Giro Trans #70 ReviewOctober 1, 2015
- Carbon outsole offers superb stiffness and power transfer
- Among lightest in group
- 3 Interchangeable arch supports included
- Highly supple exterior and plush interior
- Could use a large ventilation cutout on upper
- Buckle lacks micro adjustments
- Heel slip during intense efforts
The softest, most supple feeling shoe in the group, the Trans is also a very solid performer, and by no means simply a comfort shoe. The Easton E70 carbon-composite outsole is among the stiffest in our test group offering impressive power transfer. But like with many high performance shoes at a lower pricepoint, the buckle is sub-par and the heel cup seemed unable to lock some testers heels in tightly.
This is one of those rare situations where stiffness and power transfer don’t go completely hand-in-hand. Though this is among the lightest overall shoes in the group, with among the stiffest outsoles in the group – which means more energy transfers from foot to pedal (less lost in flex of the shoe) – the loose heal cup allows some of that energy to escape. This is definitely noticeable during out-of-the-saddle efforts and sprints. And the voluminous overall fit does not help here either. This was not an issue on steady climbs, and for this type of consumer, that is more critical, as full-gas sprints are probably rare.
Supple. That’s the best word to describe the feel of the Trans. The microfiber upper is the softest in the group, and conforms gently to the contours in your foot (if you can crank it down enough). And the well-padded heel and soft, smooth interior offer a level of luxuriousness of a running shoe. This was welcomed on longer rides and especially when walking around the coffee shop post-ride! It’s an especially well-fitting shoe if you have very wide forefoot and wider ankles, and the interior is quite roomy overall – but those with narrower feet or lower insteps may have a problem cranking down enough.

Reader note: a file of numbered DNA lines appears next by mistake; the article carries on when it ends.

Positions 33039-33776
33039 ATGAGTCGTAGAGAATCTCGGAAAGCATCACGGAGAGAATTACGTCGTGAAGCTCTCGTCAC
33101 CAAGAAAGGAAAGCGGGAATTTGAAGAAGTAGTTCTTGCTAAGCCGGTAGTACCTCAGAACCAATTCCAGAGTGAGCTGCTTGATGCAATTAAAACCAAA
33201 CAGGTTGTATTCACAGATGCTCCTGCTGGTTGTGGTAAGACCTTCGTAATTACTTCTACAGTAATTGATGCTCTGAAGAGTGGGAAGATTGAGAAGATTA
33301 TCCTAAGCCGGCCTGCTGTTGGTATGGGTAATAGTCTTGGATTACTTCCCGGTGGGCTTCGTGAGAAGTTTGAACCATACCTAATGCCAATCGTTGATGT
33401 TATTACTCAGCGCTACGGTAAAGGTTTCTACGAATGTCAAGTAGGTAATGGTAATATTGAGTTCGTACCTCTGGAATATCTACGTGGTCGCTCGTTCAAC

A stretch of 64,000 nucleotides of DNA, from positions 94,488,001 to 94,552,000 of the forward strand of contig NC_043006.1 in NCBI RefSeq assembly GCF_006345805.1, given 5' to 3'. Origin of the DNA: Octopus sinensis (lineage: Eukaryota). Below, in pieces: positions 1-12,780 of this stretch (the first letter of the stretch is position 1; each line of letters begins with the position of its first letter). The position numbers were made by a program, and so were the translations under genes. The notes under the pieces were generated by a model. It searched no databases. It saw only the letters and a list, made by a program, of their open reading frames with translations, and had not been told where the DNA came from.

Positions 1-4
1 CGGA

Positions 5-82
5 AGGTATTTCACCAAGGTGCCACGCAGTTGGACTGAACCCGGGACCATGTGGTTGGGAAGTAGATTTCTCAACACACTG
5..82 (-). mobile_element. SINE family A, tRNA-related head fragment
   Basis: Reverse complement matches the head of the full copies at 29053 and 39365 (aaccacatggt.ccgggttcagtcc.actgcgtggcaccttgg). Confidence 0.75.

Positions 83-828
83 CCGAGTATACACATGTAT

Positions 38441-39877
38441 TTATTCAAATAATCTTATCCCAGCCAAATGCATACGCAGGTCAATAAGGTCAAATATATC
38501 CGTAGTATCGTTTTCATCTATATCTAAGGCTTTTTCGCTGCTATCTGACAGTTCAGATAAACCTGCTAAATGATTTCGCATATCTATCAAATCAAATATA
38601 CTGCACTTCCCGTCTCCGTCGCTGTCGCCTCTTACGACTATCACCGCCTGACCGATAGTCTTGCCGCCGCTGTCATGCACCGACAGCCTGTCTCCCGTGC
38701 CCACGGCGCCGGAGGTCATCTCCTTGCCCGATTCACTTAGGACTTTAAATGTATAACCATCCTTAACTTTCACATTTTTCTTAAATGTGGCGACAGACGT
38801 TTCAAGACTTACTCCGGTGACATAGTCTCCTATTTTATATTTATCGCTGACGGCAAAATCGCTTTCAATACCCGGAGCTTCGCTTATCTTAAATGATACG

Shoes in this price range often skimp on buckles/closures, and this is a classic example. The ratchet buckle is as basic as it gets, with no micro loosening and only double-click closure (higher end shoes have triple-click versions for much faster tightening), and it tended to stick when using two clicks. Considering this is a roomy shoe, many riders will be cranking down quite a bit. The lack of micro-loosening is especially problematic because one click too far and you’ve got to release the whole system and crank down again – a bit tricky on-the-fly. The buckle is replaceable, but it’s not moveable, which would help with the volume issue. But once cranked we noticed no loosening or stretching over time of the two Velcro and one ratchet straps, and the hold was generally sufficient and evenly-spread.
The interior of this shoe is impeccably put together, with smooth surface throughout and minimal seams or contours. And the outsole is made by Easton, a company renowned for their durable, high-quality carbon products. So the combination should make for a long-lasting shoe that can handle the elements well. The upper exterior held up well during out testing, remaining quite clean with only minimal scuffs. Plus, it has no large cutout vents which impedes cooling, but will increase durability, thanks to fewer weak spots. The buckle is low-end but seemed durable enough, with no noticeable play or looseness over time. The buckle is replaceable and the other straps are large and feel plenty strong.
The upper is very well perforated, with fairly large holes for excellent breathability – even around the heel area, which is rare. But the toe area could use more, perhaps some mesh venting. While there’s a small cutout in the outsole under the toe, the opening could be a bit larger for better drainage and underfoot cooling.